remote refid st t when poll reach delay offset jitter
    ==============================================================================
    localhost .INIT. 16 l - 64 0 0.000 0.000 0.000


    The value of 0 for reach means the NTP server isn't responding.

    Thoughts? Thanks again for all the help. I feel like I'm just screwing up something little here.
     
  9. HenryAZ macrumors 6502

    HenryAZ

    Joined:
    Jan 9, 2010
    Location:
    South Congress AZ
    #9
    1. I was not being precise, and being lazy not to type out the correct path. /private/etc/ntp-restrict.conf is the correct path to the file. These files are traditionally in /etc, but OS X links the entire /etc directory to /private/etc, so it is the same file.

    2. The restrict configuration variables (in /private/etc/ntp-restrict.conf) deal with network addresses, as they appear as the source address in packet headers. 127.0.0.1 is the correct address to appear there, as it unrestricts packets coming from the localhost address. The address you enter in Date & Time as your time source is internal to NTP. This is how NTP refers to reference clocks (127.127.clock#.x), and does not appear as a source address in the UDP packet header. So, no, 127.127.1.0 does not need to appear in /private/etc/ntp-restrict.conf. [NTP reference clock #1 is the local hardware clock; NTP also includes support for some 3 dozen other reference clocks, such as GPS receivers, WWV radios, etc].

    3. Just FYI, you do not have to reboot the machine to restart NTP. Making any change in Date & Time will do it; I usually just uncheck and then recheck the box to set date/time automatically. Once you get it working, you will be able to see this by the output of ntpq -p. Everthing in that output resets when you make any change (polls restart from scratch). I also feel like we're missing something little. Perhaps someone else can see it and chime in. On my SL machine, I set the time source to 127.127.1.0 (local clock), DO NOT modify /private/etc/ntp-restrict.conf, and then wait a minute (not a second) to run ntpq -p. You have to be patient here, as it can take a while for it to get polling on a new source.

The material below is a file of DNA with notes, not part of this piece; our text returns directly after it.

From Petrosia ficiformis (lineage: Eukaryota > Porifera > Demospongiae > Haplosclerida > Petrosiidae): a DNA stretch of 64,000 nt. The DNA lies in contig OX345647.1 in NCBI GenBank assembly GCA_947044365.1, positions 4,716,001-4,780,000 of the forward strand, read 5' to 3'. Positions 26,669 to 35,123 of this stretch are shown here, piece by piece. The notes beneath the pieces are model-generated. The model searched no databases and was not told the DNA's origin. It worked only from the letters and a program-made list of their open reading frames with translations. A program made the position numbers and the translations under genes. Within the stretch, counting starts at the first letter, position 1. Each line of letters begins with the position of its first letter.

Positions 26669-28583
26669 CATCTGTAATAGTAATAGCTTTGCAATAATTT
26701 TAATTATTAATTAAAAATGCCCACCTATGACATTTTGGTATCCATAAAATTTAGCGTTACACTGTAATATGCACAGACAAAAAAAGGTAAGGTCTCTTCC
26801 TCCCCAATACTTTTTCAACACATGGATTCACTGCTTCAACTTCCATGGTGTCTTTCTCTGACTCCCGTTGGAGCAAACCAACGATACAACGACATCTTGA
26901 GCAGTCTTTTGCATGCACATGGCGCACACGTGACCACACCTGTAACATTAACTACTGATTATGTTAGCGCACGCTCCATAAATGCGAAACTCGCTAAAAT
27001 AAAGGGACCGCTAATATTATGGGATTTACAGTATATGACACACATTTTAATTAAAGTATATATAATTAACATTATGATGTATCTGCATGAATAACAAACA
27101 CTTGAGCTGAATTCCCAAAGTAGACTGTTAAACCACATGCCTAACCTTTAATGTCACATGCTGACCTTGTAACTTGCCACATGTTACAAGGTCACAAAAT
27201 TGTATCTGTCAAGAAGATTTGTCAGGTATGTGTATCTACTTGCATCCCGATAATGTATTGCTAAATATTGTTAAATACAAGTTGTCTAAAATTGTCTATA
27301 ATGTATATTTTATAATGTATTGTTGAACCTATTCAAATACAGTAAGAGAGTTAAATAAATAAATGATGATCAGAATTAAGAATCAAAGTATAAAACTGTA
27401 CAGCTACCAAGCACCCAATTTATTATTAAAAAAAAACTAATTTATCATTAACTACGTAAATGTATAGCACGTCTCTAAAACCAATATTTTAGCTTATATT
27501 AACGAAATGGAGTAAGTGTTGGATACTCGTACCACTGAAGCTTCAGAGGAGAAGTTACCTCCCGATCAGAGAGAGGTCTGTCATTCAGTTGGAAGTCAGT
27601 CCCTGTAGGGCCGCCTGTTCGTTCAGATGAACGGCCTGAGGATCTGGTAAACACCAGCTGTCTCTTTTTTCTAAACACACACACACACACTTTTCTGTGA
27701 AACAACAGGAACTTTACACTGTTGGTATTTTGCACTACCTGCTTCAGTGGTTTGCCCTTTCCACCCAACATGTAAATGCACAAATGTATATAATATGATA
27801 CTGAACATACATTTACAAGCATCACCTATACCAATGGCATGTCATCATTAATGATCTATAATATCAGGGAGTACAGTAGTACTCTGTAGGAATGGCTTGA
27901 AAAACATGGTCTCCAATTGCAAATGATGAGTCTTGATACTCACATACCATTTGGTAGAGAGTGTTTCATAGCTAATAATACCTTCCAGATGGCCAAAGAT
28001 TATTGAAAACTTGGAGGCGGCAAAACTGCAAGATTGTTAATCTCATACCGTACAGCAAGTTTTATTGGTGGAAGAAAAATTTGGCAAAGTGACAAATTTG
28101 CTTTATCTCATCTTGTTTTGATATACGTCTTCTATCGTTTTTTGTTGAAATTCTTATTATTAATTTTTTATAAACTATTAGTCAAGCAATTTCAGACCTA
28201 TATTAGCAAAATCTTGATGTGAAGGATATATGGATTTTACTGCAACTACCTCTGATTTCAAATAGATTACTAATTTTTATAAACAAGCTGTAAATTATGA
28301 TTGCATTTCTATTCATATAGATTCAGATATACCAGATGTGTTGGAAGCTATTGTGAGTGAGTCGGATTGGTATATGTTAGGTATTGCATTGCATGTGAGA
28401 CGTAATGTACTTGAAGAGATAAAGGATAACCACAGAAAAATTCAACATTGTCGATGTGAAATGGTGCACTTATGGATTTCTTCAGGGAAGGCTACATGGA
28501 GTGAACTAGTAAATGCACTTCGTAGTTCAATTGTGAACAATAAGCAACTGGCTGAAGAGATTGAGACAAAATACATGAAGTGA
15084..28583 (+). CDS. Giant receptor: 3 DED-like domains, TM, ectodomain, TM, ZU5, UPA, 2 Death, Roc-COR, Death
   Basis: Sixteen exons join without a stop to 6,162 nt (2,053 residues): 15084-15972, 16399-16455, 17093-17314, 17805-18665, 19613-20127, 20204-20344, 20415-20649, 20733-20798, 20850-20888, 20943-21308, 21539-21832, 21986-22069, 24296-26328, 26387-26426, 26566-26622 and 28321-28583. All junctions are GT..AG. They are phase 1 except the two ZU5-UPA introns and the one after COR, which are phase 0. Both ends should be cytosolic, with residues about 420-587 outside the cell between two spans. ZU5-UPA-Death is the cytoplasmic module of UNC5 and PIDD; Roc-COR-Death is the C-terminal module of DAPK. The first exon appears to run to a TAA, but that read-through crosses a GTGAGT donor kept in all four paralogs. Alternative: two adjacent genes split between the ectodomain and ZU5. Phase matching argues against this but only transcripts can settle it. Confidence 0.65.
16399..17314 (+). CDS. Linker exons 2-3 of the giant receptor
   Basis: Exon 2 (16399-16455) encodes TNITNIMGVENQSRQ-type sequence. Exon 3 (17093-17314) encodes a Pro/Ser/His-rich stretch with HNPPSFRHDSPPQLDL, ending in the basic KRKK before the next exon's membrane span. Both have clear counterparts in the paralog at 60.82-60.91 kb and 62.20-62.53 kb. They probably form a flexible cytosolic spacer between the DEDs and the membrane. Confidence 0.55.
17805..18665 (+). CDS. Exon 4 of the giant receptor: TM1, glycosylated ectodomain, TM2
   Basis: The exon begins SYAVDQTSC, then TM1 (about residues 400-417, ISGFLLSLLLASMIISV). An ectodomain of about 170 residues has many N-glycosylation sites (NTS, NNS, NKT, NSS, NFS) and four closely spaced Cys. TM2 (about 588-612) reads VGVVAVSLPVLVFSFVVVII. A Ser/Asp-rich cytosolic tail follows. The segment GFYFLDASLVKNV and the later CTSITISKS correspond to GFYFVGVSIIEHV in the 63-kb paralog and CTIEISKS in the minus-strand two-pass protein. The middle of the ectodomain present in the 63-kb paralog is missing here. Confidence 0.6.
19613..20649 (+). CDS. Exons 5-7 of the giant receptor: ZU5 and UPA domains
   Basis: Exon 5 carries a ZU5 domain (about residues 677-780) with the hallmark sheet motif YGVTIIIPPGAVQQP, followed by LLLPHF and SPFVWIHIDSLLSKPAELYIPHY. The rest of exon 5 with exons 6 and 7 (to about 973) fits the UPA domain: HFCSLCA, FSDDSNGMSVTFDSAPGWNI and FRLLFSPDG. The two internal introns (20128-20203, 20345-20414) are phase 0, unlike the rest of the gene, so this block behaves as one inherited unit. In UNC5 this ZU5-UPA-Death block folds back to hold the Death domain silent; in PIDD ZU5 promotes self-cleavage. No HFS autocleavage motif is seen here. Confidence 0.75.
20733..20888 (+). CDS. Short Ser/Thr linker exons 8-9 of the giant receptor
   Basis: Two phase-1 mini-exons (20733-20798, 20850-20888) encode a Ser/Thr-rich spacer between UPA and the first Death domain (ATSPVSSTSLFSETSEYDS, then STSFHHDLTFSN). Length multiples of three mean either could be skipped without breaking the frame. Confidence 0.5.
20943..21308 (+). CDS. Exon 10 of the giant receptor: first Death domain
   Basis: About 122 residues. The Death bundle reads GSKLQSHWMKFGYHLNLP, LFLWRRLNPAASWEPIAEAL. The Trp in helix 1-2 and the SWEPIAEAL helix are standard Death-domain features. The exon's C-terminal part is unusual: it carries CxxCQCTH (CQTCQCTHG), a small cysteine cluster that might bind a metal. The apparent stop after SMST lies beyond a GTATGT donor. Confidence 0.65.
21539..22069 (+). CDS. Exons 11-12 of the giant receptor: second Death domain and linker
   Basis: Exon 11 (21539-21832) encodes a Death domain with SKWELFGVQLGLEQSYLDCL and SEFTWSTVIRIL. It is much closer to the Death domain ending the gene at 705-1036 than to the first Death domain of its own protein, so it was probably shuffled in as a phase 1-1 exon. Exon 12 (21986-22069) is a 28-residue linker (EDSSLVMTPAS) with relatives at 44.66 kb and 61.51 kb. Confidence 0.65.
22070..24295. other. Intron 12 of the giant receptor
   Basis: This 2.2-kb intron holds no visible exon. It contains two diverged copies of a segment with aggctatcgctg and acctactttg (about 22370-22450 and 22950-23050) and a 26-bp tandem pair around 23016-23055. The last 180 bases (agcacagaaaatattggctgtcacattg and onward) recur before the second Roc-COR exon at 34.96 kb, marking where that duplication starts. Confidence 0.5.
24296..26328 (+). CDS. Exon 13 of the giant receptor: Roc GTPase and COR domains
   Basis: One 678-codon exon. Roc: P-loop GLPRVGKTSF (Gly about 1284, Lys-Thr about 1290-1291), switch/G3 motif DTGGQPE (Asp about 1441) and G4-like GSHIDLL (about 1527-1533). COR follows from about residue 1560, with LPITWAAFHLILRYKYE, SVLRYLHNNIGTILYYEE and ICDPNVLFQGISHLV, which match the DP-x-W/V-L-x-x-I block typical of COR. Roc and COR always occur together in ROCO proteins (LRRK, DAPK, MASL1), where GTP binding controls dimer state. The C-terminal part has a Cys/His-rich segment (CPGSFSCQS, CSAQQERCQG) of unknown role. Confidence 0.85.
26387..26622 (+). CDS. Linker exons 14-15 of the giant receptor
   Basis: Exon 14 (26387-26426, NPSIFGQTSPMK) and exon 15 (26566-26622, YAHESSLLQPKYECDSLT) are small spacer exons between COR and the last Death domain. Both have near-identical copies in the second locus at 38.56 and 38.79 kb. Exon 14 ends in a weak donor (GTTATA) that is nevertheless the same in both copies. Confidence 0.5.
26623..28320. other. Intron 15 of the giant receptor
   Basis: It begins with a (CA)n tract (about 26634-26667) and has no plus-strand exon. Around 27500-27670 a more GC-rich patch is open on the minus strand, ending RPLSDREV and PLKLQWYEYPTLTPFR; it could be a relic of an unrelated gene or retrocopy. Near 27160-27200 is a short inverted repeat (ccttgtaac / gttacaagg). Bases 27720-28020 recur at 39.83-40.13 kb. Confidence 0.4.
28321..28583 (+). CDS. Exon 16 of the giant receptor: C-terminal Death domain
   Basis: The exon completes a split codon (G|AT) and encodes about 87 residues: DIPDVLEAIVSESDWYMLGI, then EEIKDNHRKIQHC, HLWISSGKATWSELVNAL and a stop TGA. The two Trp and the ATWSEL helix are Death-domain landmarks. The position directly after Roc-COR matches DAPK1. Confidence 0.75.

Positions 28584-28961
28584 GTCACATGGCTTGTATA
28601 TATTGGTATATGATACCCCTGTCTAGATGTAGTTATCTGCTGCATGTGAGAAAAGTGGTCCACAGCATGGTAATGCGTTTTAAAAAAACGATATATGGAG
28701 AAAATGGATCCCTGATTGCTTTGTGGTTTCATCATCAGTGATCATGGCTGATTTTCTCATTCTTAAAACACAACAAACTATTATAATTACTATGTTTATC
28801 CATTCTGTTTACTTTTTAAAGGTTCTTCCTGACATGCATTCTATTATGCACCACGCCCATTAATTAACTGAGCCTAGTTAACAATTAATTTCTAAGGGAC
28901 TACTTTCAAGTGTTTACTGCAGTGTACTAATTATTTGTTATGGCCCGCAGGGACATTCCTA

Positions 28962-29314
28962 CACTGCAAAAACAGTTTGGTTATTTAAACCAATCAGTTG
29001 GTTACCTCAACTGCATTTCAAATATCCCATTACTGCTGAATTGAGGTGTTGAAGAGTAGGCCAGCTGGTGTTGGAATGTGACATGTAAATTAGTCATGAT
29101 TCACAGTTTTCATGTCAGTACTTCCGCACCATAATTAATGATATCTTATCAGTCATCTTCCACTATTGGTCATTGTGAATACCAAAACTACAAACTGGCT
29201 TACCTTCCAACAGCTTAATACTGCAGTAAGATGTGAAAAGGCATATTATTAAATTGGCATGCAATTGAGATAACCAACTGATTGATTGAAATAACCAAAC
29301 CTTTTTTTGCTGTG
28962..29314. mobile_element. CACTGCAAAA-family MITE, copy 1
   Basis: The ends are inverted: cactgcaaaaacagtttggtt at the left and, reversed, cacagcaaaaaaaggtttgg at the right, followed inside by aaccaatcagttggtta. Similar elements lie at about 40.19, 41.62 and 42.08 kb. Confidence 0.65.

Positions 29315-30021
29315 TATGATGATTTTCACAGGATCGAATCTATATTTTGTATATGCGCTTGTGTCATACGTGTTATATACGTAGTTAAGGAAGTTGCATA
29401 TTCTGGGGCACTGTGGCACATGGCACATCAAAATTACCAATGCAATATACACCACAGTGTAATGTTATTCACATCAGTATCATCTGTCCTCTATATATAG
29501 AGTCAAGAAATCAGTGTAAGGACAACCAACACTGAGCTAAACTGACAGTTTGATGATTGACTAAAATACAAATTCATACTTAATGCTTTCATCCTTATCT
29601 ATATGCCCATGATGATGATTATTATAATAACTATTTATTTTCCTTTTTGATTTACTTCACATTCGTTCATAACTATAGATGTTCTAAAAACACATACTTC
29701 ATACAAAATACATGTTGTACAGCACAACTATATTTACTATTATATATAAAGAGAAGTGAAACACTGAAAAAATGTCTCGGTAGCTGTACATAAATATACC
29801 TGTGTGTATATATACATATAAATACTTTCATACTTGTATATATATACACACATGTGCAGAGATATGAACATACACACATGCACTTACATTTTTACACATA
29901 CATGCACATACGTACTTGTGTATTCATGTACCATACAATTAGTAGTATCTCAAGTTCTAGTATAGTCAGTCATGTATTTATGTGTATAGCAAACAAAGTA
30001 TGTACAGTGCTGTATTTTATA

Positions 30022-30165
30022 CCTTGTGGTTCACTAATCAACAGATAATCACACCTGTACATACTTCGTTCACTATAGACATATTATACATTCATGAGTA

It will never work by setting your time source to 127.0.0.1. Your ntpq -p output confirms that, as you observed. The reach never climbs off zero, and the stratum is 16, both of which indicate no contact with the "source".


     
  10. mark2288 thread starter macrumors regular

    Joined:
    Jan 11, 2006
    #10
    Seems my restarting and then not waiting a minute was contributing to the problem. Just changed the server's reference clock to 127.127.1.0, waited a minute and then....

    ntpq -p
    remote refid st t when poll reach delay offset jitter
    ==============================================
    *LOCAL(0) .LOCL. 5 l 9 64 77 0.000 0.000 0.001

    That seems right for the server querying itself no? Going to now modify the restrict file - make sure the server still works and then try another machine...!!!

    Thanks again for the help!
     
  11. HenryAZ macrumors 6502

    HenryAZ

    Joined:
    Jan 9, 2010
    Location:
    South Congress AZ
    #11
    Yes, that reference clock uses the local hardware clock as the time source, and the output of nptq -p look good. Congrats! I'm glad you got it working.


     
  12. mark2288 thread starter macrumors regular

    Joined:
    Jan 11, 2006
    #12
    Thanks again! It does seem like restarting and running ntpq immediately was what was getting me. Just changed the ntp-restrict file and set up a client by changing the Set Date and Time Automatically to my server's sharing name and ONE MINUTE LA

    ntpq -p
    remote refid st t when poll reach delay offset jitter
    ==============================================
    *nope.local LOCAL(0) 6 u 42 64 377 20.628 8.126 16.725

    from http://tech.kulish.com/content/ntp-ntpq-output-explained